Week 11, CSA Farm Share News

Too Much of a Good Thing

We fielded lots of questions this past weekend about the impact of all this rain on the farm. The farm is better off with more rain than less, but this year, the almost daily pattern is relentless. The combination of heavy down pours, little sunshine, and foggy mornings have a devastating effect on our crop production.

The most noticeable effect to the casual observer is the preponderance of weeds. Since we use no toxic chemical herbicides, we rely solely on mechanical means of weed control. With the fields so wet for so long, there is no way we can drive between the rows and “plow out” the weeds that grow between the rows. Normally, we run the rows every couple of weeks to catch the weeds when they are small with weak root systems. The fields that looked pretty good when all the rains came, now have a thick blanket of weeds between the rows and starting to compete with the planted crop for sunlight and nutrients. We have to “chop out” the weeds between the crop plants in the row by hand hoeing or really mostly hand pulling. This cannot be done in these saturated conditions either. Johnson Grass is a particularly aggressive exotic invasive grassy weed that can grow 6-8 feet tall and spreads by seeds as well as insidious stolons, or underground stems.

Next you might notice there are fewer young plantings of crops in the fields. We are unable to make as many successive plantings to keep harvestable fruit available to pick. We are seeding more transplants to try to keep on schedule, but when the early beans or greens become less productive, there may be less of them available when the time comes.

Less noticeable right now is the lack of fruit from lack of pollination. We depend on the bees to pollinate many crops and they cannot get out to forage as they normally would with all the rainfall. When they are forced into the hive during heavy down pours, the hot damp conditions cause them to become quite agitated, they cannot travel as far for foraging, and are out less hours per day. In the case of a squash or melon plant, the male and female flowers are only open for one day; many get missed, therefore reducing the number of fruits to mature. The pollen is so wet it is hard to move to the female flowers and the nectar, where actual honey comes from, is watery and less nutritious to the brood for which it is meant. The heavy rains can actually knock flowers off some plants like beans and tomato. 

Some devastating plant diseases proliferate in these hot humid conditions. Some of the more common of these are early blight and late blight on tomatoes. Many of you may have seen the lower leaves turn brown and wither away on your tomatoes. This is one, or both, of these diseases. With the wet weather, the spores sporeolate at a much more rapid rate, in some cases they can defoliate a plant before the fruits even ripen. Another common problem in these conditions is with the downy and/or powdery mildews on the squash and melons. These give the leaves a white powdery appearance, hence the name, and can quickly rob the plant of any photosynthetic capability and rob the existing nutrients, reducing its ability to make fruit. Even commercial chemical intensive agriculture has trouble controlling these diseases in these conditions which is why so many vegetables are grown in less-humid areas of California.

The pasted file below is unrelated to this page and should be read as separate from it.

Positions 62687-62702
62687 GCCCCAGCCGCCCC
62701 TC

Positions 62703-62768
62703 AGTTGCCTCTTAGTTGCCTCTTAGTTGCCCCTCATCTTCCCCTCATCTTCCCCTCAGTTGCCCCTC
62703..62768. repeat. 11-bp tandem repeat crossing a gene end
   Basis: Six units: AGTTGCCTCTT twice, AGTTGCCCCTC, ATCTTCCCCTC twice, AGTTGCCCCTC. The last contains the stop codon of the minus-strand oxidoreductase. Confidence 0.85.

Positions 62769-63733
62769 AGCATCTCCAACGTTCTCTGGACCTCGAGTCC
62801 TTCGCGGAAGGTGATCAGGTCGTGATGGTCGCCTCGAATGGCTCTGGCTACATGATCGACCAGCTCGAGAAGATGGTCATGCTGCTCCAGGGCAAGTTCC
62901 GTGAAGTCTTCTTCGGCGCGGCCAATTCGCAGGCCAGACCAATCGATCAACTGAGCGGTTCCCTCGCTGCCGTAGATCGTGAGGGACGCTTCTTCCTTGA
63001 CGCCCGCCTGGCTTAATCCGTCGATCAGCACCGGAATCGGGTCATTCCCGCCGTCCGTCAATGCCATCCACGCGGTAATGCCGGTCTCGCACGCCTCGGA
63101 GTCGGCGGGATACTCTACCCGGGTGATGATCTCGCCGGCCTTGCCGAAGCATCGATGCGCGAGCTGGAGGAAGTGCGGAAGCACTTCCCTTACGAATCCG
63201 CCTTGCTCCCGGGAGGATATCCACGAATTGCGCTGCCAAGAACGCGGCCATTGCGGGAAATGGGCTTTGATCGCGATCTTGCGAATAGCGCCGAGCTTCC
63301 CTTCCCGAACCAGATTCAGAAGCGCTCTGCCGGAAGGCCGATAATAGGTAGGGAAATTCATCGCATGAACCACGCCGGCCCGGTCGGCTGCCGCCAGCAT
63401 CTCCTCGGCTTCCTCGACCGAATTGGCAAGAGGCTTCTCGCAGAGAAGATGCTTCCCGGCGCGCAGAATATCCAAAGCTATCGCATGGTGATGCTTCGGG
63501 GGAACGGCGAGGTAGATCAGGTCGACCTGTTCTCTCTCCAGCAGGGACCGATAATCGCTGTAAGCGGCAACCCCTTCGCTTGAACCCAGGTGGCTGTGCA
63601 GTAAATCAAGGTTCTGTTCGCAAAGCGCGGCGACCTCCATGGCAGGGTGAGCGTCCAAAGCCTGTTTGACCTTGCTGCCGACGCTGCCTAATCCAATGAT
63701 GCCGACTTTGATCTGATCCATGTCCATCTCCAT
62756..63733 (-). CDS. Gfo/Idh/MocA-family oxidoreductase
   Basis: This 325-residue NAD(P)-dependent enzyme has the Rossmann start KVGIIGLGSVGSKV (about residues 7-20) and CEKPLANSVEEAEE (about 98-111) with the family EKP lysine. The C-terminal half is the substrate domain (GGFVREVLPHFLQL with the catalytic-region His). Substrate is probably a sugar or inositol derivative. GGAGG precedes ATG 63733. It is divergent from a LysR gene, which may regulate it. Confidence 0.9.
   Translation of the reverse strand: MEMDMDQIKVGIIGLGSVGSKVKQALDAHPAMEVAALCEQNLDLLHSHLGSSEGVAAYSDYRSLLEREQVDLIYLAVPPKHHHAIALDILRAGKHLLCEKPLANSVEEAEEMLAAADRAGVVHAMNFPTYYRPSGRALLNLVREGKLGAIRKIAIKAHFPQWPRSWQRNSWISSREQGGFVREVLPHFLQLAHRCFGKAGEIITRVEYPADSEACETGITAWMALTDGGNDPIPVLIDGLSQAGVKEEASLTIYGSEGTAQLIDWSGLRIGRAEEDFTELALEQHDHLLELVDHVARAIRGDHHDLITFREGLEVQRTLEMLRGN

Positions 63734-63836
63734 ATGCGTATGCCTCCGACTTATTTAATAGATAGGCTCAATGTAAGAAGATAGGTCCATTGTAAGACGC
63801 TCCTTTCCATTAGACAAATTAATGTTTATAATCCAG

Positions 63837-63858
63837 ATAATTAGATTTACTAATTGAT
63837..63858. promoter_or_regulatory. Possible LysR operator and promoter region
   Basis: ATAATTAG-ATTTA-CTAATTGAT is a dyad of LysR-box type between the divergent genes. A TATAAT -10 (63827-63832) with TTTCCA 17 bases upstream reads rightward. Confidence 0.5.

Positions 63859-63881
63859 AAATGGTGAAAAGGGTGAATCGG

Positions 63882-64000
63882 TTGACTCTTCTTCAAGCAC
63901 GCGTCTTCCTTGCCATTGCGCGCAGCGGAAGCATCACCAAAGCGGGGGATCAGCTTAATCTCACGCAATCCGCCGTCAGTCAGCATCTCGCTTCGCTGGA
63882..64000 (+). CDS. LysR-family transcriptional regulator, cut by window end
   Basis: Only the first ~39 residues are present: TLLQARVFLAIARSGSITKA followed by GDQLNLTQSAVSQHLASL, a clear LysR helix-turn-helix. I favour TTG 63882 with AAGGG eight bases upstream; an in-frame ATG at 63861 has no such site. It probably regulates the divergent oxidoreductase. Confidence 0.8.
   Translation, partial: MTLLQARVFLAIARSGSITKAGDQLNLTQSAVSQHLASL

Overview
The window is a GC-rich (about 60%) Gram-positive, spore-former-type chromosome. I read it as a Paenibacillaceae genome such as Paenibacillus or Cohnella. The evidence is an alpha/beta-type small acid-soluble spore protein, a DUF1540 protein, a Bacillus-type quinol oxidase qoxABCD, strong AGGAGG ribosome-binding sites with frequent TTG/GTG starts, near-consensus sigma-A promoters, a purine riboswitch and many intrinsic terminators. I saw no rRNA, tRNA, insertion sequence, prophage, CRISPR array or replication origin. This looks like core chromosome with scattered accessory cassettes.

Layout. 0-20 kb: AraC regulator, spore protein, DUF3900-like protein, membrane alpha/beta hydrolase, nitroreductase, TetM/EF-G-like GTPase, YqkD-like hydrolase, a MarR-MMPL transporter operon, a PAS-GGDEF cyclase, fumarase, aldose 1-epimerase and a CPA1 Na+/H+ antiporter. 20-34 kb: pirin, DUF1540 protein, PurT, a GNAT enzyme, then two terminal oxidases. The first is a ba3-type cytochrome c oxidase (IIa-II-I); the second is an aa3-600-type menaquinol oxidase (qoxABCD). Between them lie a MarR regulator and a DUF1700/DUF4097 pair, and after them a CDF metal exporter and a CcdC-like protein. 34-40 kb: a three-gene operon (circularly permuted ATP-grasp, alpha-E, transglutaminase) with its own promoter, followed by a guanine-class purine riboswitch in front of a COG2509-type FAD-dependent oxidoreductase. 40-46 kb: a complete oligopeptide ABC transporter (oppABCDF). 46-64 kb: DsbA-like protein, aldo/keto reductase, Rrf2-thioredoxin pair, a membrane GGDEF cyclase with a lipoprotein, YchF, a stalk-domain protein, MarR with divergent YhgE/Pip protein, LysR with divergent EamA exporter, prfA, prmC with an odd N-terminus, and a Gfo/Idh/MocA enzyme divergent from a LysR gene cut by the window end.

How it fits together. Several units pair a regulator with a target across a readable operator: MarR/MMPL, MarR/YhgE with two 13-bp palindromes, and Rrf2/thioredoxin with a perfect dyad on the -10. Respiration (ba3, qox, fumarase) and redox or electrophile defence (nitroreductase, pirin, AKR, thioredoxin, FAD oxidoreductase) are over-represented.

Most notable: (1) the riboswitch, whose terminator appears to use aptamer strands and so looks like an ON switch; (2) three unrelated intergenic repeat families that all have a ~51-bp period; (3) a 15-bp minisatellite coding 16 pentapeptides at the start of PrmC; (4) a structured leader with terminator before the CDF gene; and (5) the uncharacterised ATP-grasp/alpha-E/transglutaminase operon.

Then there are the root crops. We pulled the garlic in the rainy conditions which is really labor intensive to wash all the mud off. But the real problem is the potatoes are laying in such wet soil, they become waterlogged, soft, and susceptible to insects that normally are not interested in them. Not sure what we are going to find out there yet.

The hay cannot be cut at the proper stage of maturity for winter feed for the livestock which means it will have less nutritive value and there will be less of it to boot. The gravel roads have some bad wash outs and we have to cut up tree limbs periodically. We won’t even mention all the mud that has to be washed off boots and rain jackets several times a day.

This is just the reality of farming for the local market. This has been, and will continue to be a challenging and memorable production year for us. We are doing the best we can, and appreciate your patience as we work through it. And by the way, you will never hear a seasoned farmer say “I wish it would stop raining” as rain is always better than a drought.

In Your Share :

Green Beans
Sweet Corn
Fresh Onion
Sweet Pepper
Swiss Chard



Pasta with Greens, Onions, and Carrots, serves 6 (adapted from
2 tablespoons extra-virgin olive oil, divided
Click to see savings3 cups (1/3-inch) diagonally cut carrots
2 1/2 cups sliced onion (about 1 large)
Click to see savings1 tablespoon chopped fresh thyme
4 garlic cloves, chopped
Click to see savings1/2 cup dry white wine (or additional stock if preferred)
8 cups trimmed chopped kale, chard or other favorite green
Click to see savings1/2 cup chicken or vegetable broth
8 ounces uncooked penne pasta
1/2 cup (2 ounces) shaved Parmigiano-Reggiano cheese, divided
1/2 teaspoon salt
Click to see savings1/2 teaspoon freshly ground black pepper